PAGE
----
How does it start?

Ken Frauwirth BioKen frauwirt at bacillus.Berkeley.EDU
Fri Aug 8 01:56:28 EST 1997

In article <5s886h$aii at panix.com>, Ian A. York <iayork at panix.com> wrote:

>This is one of the reasons I'm dubious about the "danger" hypothesis.
>Although there are certainly some viruses which lead cells to produce
>'danger' signals, it's not clear to me that all do.  Perhaps more
>significantly, if the 'danger' signals were more important than the
>'non-self' signals, then you'd predict that viruses (in their quest to
>evade teh immune system) would put more emphasis on blocking 'danger'
>signals than on blocking 'non-self' signals.  While some viruses do block
>cytokines (particularly acute viruses, such as many of the pox viruses)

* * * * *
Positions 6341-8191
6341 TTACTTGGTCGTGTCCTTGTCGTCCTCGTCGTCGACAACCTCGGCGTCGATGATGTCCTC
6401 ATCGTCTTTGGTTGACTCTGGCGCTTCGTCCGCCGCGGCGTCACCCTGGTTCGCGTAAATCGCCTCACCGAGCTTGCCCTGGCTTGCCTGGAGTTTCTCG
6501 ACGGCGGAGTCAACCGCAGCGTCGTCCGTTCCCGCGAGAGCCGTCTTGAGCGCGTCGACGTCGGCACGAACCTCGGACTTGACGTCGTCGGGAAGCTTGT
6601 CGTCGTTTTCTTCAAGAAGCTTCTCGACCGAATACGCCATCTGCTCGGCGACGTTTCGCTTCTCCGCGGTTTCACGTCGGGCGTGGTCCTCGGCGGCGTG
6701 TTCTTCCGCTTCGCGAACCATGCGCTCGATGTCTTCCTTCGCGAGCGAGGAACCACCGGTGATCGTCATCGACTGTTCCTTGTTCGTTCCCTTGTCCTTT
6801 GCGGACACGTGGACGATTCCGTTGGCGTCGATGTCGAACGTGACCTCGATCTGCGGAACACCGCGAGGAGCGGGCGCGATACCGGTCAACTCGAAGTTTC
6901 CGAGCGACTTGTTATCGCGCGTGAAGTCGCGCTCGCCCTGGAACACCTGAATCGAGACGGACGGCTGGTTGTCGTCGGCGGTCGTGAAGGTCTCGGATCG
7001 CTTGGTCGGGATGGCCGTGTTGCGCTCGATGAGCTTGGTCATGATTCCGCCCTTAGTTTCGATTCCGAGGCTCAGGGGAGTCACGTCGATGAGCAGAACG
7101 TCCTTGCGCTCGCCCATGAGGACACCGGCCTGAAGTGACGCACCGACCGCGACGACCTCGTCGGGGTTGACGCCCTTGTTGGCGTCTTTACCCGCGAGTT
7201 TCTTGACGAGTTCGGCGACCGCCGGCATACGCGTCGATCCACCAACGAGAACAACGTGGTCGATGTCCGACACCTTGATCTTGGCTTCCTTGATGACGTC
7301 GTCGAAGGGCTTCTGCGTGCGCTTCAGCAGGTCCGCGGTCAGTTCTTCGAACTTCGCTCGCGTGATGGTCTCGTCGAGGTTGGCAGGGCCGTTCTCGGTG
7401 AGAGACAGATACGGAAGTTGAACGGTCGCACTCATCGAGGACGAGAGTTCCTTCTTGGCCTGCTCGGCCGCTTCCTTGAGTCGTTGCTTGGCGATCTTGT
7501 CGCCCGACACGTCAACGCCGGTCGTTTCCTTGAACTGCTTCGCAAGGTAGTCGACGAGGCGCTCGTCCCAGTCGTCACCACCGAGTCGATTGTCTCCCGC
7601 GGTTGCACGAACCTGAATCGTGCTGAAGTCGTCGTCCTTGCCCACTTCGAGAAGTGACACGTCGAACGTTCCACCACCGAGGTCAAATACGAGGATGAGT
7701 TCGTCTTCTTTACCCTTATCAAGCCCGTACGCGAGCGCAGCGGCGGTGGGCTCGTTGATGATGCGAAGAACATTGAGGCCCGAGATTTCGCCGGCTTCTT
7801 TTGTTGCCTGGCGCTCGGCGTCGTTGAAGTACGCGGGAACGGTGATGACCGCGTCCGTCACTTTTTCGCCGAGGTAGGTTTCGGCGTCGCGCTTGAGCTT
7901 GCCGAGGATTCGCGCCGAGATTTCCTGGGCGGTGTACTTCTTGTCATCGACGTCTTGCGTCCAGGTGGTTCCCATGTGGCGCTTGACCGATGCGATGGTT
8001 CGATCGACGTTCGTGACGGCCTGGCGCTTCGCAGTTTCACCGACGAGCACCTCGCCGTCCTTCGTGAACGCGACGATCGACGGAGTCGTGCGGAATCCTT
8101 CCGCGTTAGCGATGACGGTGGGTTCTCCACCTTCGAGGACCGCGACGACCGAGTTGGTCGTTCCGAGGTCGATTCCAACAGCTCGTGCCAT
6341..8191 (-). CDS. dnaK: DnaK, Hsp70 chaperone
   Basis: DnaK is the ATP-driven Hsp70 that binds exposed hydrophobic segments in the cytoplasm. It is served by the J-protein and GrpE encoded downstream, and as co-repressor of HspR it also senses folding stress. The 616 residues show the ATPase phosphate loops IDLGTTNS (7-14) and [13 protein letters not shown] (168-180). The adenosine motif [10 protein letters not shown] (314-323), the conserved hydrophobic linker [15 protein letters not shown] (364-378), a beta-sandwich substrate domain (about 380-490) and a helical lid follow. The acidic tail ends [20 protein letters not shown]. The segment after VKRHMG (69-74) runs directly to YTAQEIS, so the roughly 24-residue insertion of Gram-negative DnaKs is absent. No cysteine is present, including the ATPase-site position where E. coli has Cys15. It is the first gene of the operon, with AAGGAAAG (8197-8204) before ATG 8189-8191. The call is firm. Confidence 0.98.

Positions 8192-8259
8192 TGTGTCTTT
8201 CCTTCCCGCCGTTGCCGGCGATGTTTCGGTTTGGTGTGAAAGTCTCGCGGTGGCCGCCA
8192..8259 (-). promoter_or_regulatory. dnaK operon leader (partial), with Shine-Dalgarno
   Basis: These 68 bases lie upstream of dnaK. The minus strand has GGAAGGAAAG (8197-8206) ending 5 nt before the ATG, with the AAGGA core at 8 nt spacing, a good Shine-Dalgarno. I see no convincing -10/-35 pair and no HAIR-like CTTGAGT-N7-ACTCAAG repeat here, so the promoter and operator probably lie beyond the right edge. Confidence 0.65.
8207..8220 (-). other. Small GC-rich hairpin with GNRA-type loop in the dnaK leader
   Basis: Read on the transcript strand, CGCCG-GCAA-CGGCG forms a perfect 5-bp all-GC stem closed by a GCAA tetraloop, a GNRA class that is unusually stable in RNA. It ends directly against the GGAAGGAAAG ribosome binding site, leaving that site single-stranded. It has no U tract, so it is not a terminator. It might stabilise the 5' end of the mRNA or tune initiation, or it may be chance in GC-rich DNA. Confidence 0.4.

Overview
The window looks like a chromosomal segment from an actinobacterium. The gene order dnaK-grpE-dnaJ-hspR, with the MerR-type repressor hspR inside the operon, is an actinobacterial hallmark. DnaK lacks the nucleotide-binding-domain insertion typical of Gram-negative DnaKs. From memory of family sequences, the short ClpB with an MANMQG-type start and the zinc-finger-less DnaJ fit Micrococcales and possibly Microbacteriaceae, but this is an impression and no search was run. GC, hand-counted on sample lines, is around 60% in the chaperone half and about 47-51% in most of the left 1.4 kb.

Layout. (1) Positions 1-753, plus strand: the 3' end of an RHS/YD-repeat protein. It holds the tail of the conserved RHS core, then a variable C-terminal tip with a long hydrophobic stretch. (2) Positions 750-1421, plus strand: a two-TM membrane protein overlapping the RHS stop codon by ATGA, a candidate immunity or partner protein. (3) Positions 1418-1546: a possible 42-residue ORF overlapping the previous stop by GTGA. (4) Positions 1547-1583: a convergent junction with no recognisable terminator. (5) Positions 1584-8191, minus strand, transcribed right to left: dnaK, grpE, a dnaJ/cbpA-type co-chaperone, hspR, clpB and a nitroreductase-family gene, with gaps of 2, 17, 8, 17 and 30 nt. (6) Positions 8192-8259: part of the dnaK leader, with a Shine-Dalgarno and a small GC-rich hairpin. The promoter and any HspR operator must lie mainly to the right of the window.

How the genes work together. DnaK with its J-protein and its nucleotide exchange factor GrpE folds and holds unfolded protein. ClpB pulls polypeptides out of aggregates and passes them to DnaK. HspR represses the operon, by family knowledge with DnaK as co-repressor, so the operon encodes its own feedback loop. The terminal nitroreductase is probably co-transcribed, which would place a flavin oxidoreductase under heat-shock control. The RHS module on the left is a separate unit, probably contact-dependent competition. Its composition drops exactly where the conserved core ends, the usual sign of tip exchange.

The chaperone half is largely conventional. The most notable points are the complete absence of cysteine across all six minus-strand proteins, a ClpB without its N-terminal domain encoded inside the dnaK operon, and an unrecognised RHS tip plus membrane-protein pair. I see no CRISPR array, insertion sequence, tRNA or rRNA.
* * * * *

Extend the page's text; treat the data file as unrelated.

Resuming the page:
>the classic chronic viruses (herpesviruses, and to some extent
>adenoviruses) have massive armament directed against the MHC class I
>antigen processing pathway--i.e. they target the non-self pathway, rather
>than the danger system.


>To me this suggests that non-self is a more important signal than danger.
>I recognize that it's suggestive rather than definitive, though.

While I tend to agree with you, I don't think that the blockage of MHC is at
all indicative or the relative importances here.  As long as both "danger"
and MHC signals are necessary, it doesn't matter which one you block.  The
importance of "danger" is thought to be in the actual initiation of an immune
response, whereas the MHC Class I establishes the target.  Blocking either 
one would effectively cripple the immune response.

Ken Frauwirth
Ken Frauwirth (MiSTie #33025)                         _           _
frauwirt at mendel.berkeley.edu                         |_) *    |/ (_ |\ |
http://www.ocf.berkeley.edu/~frauwirt/               |_) | () |\ (_ | \|  
DNRC Title: Chairman of Joint Commission on In-duh-vidual Affairs

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